0%

100%

100%

0%

100%

67%

0%

83%

33%

0%

100%

33%

0%

100%

50%

0%

83%

33%

17%

33%

17%

2%

86%

48%

Table 1. Summary of the model results. For each model is indicated the percentages of the results are within the range of ≤15%, ≤30% and >60% of the real mortality values.

 


Sampling frequency of carcasses searching

25 deaths / year

Daily

2 days

3 days

4 days

8 days

16 days

32 days


High rate

Medium rate

High rate

Medium rate

High rate

Medium rate

High rate

Medium rate

High rate

Medium rate

High rate

Medium rate

High rate

Medium rate

Simple exponential

25,60

24,07

28,17

24,08

32,78

32,54

39,34

36,07

129,00

66,38

1849,00

176,25

0,00

1941,47

Peter Shoenfeld (2004)

24,72

21,79

24,46

19,61

18,50

23,68

13,88

23,31

6,94

23,13

2,31

9,25

0,00

2,31

Manuela Huso (2010)

24,72

21,79

24,46

19,61

26,19

23,68

26,19

23,31

26,19

25,99

17,46

20,79

0,00

10,40

Fränzi Korner-Nievergelt et al. (2011)

29,63

26,39

26,46

24,22

24,27

29,78

22,34

29,78

20,59

33,53

13,63

25,02

0,00

6,12

Proposed in this paper

25,64

21,87

28,26

19,86

30,77

24,38

30,77

24,55

30,77

30,54

20,52

24,43

0,00

12,22

Table 2. Results of the models for the 25 deaths / year scenarios.

 


Sampling frequency of carcasses searching

50 deaths / year

Daily

2 days

3 days

4 days

8 days

16 days

32 days


High rate

Medium rate

High rate

Medium rate

High rate

Medium rate

High rate

Medium rate

High rate

Medium rate

High rate

Medium rate

High rate

Medium rate

Simple exponential

56,01

49,41

53,78

46,55

73,76

52,87

52,46

59,26

215,00

99,57

3698,00

308,43

3418799,42

7765,87

Peter Shoenfeld (2004)

54,07

44,73

46,70

37,90

41,63

38,48

18,50

38,29

11,57

34,70

4,63

16,19

2,31

9,25

Manuela Huso (2010)

54,07

44,73

46,70

37,90

58,92

38,48

34,91

38,29

43,64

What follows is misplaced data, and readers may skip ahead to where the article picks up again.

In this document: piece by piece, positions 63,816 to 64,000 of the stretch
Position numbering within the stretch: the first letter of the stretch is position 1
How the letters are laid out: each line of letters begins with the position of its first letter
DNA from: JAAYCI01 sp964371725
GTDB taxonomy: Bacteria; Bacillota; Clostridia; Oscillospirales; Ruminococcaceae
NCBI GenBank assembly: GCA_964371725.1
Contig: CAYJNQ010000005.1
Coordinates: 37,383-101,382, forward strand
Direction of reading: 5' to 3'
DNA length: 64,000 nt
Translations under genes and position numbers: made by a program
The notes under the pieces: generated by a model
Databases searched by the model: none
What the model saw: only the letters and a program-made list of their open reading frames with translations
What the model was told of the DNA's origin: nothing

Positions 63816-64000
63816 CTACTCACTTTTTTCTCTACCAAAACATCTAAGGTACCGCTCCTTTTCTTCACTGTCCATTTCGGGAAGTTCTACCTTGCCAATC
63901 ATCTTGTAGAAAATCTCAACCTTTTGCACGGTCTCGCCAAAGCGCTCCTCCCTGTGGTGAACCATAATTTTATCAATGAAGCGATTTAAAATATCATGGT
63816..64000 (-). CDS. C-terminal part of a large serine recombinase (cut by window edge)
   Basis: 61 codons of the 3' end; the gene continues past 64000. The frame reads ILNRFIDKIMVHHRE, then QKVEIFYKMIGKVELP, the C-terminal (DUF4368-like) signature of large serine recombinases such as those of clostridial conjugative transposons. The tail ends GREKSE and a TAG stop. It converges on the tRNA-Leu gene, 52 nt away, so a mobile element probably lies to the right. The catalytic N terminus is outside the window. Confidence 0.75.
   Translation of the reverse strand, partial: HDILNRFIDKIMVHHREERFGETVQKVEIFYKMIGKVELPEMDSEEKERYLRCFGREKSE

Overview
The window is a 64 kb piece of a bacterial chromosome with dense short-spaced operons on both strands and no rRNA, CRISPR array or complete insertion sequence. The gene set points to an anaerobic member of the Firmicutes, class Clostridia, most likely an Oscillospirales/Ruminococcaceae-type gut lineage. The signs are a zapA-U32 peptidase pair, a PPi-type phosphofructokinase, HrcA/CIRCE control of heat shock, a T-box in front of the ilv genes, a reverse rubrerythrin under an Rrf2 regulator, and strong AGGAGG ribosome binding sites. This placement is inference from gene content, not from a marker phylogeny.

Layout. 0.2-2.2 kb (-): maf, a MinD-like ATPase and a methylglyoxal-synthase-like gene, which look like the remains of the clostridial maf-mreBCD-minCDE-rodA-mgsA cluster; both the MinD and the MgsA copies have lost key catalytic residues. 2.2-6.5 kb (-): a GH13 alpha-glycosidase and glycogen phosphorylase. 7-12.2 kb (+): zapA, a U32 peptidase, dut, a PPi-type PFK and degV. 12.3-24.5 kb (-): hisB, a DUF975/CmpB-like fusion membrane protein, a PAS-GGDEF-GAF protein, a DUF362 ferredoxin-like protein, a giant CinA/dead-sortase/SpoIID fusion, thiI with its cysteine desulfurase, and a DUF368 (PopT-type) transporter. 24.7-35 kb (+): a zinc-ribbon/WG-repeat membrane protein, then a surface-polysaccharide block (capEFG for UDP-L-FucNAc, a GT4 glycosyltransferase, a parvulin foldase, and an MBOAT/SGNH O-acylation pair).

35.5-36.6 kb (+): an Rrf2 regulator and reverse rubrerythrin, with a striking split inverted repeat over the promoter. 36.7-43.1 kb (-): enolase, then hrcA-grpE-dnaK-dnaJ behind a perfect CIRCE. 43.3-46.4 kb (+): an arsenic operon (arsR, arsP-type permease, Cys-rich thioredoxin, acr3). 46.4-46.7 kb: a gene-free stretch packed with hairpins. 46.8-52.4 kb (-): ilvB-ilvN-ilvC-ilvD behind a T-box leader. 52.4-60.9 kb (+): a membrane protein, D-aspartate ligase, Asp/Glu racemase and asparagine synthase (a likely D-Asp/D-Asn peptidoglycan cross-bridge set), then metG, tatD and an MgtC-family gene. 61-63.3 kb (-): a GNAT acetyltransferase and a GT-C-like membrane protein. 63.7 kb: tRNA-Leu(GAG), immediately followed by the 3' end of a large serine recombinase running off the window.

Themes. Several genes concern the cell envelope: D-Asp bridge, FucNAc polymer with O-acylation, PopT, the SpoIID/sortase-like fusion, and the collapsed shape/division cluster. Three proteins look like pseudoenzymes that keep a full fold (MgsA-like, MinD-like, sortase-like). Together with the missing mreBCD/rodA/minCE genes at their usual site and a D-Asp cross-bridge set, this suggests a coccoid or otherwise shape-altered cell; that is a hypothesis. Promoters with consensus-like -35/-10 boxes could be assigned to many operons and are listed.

38,98

34,91

36,38

34,91

41,58

Fränzi Korner-Nievergelt et al. (2011)

64,81

54,17

50,51

46,83

54,60

48,40

29,79

48,93

34,32

50,30

27,26

43,78

27,26

49,78

Proposed in this paper

56,09

44,88

53,94

38,41

69,24

39,62

41,03

40,34

51,29

45,81

41,03

42,76

41,03

48,87

Table 3. Results of the models for the 50 deaths / year scenarios.

 


Sampling frequency of carcasses searching

100 deaths / year

Daily

2 days

3 days

4 days

8 days

16 days

32 days


High rate

Medium rate

High rate

Medium rate

High rate

Medium rate

High rate

Medium rate

High rate

Medium rate

High rate

Medium rate

High rate

Medium rate

Simple exponential

110,42

105,16

112,67

104,33

135,23

117,95

157,38

139,13

473,00

252,24

7396,00

1013,43

3418799,42

25239,09

Peter Shoenfeld (2004)

106,59

95,20

97,85

84,96

76,33

85,83

55,51

89,90

25,44

87,90

9,25

53,20

2,31

30,07

Manuela Huso (2010)

106,59

95,20

97,85

84,96

108,01

85,83

104,74

89,90

96,01

98,76

69,83

119,55

34,91

135,14

Fränzi Korner-Nievergelt et al. (2011)

127,78

123,88

105,82

116,19

100,09

122,56

89,38

133,24

75,51

156,07

54,52

181,55

27,26

6,40

Proposed in this paper

110,59

95,52

113,02

86,08

126,94

88,39

123,09

94,71

112,83

116,06

82,06

140,50

41,03

158,82

Table 4. Results of the models for the 100 deaths / year scenarios.

 

 


 

 

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Alexis PM,
24 oct. 2017 10:35
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Alexis PM,
24 oct. 2017 10:35
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Alexis PM,
24 oct. 2017 10:35
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Alexis PM,
24 oct. 2017 10:36
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Alexis PM,
24 oct. 2017 10:36
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Alexis PM,
24 oct. 2017 10:36